He was young and fast and would have gotten away, only Sandburg, who was also young and a little bit faster, cut him off. Didn’t touch him or try to stop him physically. Just ran him down and looked him in the eye, and talked. Well, gasped out words, anyway. Sandburg ran about ten feet to one side, parallel to him, pacing him with a relentless intensity, and suddenly the guy gave up, slowing down and finally leaning against a fence, breathing hard, glaring at the cadet. Sandburg just stood there and grinned as Kirkland cuffed the man and walked him back to the road.
“That wouldn’t have worked if he had a gun.” Kirkland warned. Then he added, “ You didn’t stay in the car,” He guided the guy into the back of the squad car.
“Uh. Sorry. I told you I had a problem with that,” Sandburg said with a sigh.
“Huh. You do. Uh. Thanks.”
They went back to the station. More paperwork. At least this time Sandburg hadn’t whacked somebody with a dirt clod or something. And it was too late to go out again so he gave Sandburg a tour of the building and the garage. Answered about a hundred intelligent questions and five really weird ones. At the end of the shift they shook hands and the Academy van took Sandburg away.
It seemed real quiet now.
Chapter 12: Saturday Night. Sandburg on the phone.
Saturday night. Sandburg on the phone.
“You didn’t stay in the car.”
“How did you guess?” Sandburg laughed. God, it was good listening to Jim’s voice. Sandburg was on his bed, his toes under the blanket, his pillows behind him. None of his roomies were in. Great for the privacy of his phone call, even if it boded ill for the career prospects of his peers. “Only, guess what he said, after it was all over. He said, ‘You didn’t stay in the car,’ and I said, ‘Sorry,’ and he said–are you ready for this? He said, ‘Thanks,’ is what he said.”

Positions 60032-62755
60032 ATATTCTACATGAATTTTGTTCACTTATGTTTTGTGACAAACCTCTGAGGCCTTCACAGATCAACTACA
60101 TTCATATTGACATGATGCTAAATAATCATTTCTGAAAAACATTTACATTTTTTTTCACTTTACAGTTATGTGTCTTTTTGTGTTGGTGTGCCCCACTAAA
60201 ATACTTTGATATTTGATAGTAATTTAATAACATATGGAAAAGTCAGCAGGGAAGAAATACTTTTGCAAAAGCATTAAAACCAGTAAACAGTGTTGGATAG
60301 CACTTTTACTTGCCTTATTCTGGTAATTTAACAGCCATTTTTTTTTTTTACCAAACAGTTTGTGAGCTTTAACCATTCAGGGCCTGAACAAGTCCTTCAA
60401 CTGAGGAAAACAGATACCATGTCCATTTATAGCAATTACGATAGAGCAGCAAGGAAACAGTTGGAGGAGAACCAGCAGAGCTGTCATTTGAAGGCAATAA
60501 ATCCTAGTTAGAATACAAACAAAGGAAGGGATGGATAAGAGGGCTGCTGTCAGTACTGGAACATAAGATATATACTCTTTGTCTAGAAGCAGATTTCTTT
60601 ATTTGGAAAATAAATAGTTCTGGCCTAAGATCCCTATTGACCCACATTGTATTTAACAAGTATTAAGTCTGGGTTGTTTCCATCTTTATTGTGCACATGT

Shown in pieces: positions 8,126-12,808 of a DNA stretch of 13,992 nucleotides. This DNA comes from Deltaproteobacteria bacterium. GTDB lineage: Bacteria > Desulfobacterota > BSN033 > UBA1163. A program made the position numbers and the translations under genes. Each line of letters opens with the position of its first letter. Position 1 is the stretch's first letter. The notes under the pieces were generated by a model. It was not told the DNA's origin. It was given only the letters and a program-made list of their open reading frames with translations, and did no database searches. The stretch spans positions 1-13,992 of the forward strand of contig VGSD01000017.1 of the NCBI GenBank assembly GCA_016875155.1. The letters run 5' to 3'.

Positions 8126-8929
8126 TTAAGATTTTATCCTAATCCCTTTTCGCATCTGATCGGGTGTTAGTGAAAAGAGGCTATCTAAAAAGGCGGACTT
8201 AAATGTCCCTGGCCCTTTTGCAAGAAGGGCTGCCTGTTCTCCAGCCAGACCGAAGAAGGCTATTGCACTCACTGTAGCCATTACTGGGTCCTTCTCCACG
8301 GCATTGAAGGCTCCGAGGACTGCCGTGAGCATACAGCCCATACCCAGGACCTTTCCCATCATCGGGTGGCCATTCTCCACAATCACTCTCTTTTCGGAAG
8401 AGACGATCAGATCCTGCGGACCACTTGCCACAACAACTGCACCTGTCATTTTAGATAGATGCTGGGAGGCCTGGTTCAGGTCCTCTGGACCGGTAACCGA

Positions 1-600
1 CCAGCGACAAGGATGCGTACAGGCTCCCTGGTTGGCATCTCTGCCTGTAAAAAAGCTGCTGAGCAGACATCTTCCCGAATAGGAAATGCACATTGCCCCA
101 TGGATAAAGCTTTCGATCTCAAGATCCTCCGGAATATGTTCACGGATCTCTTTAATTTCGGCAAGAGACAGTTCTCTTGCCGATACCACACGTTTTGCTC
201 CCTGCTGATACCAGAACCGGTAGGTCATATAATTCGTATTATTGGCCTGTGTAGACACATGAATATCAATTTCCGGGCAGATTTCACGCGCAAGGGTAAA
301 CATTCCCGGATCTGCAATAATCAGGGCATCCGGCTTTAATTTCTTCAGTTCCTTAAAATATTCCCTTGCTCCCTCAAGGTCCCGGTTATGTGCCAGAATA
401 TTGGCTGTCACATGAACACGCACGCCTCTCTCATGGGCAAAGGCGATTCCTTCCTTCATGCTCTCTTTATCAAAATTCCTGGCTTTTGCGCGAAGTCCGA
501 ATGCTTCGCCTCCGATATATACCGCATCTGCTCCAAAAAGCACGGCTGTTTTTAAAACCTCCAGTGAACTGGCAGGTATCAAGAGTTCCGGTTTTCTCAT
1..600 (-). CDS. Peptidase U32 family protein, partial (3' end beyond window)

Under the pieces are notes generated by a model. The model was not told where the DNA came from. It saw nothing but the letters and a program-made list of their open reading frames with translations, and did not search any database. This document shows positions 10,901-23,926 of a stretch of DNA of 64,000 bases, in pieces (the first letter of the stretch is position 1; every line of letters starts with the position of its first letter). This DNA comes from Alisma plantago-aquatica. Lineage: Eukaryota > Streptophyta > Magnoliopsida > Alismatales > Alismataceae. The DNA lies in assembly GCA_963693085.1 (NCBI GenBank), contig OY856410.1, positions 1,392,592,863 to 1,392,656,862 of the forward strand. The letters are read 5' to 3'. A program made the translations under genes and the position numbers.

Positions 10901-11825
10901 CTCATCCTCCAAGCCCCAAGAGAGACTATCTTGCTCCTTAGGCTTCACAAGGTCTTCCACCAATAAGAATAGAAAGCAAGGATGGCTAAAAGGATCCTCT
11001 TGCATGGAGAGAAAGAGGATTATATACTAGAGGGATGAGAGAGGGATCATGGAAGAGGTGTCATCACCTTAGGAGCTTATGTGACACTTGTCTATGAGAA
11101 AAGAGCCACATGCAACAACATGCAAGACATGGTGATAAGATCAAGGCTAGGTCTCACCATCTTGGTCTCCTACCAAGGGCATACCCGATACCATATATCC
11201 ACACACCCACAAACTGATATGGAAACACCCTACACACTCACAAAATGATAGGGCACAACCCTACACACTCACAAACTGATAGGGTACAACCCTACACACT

“Yes. You should have seen this guy. Poker-faced dour guy, about fifty-five. Been a cop twenty six years, I think he said. Obviously just luuuves hauling cadets around. And he still, I point out, said thanks.”
“And your point is?”
“You know what my point is. How about a gruff little ‘thanks,’ once and awhile? I’ll get Officer Kirkland to show you how it’s done.”
“Chief, I don’t need to know how it’s done. Far as I can tell, once you’re a cop I’ll never be able to order you to stay in the truck – or car – again. And you never listened to me anyway. So why should I take up a useless habit?”
“Saying thank you is a useless habit?”
“Under certain circumstances.”
“Most of which seem to involve me.”
Ellison laughed. “I noticed that.”
“Hey, you’re not too old to learn new tricks,” Sandburg told him.
“You just called me an old dog?”
“I refuse to argue with you long distance. So, going over to the dad’s tomorrow?”
“Right. Looking forward to it, even.”
“Since that’s the closest thing you’ve had recently to a night out?”
“And how’s *your* love life, Romeo?”
“Megan took me out to Wonderburger,” Jim said smugly.
“Woohoo. Not that Wonderburger doesn’t sound good at the moment. Although I’ll deny it if you ever use that against me. Why did Megan take you out for Wonderburger?”
“I helped her on one of her cases.”
“And she was grateful. About $5.95 worth of hamburger grateful. You know, Jim, I hate to tell you this, but....”
“Sandburg, I had the burger. What did you have for dinner?” Ellison asked sweetly.
“Prick. Actually, we talked the van driver into stopping for hamburgers too. An establishment not up to Wonderburger quality, but then, still ten times better than Academy food. Mostly my mind is on tomorrow.”
“Barbequing with the family.”
“Sounds kinda nice, doesn’t it?” Sandburg said softly.
“Yeah. Actually. We, on the other hand have rain. No barbeque for Cascade.”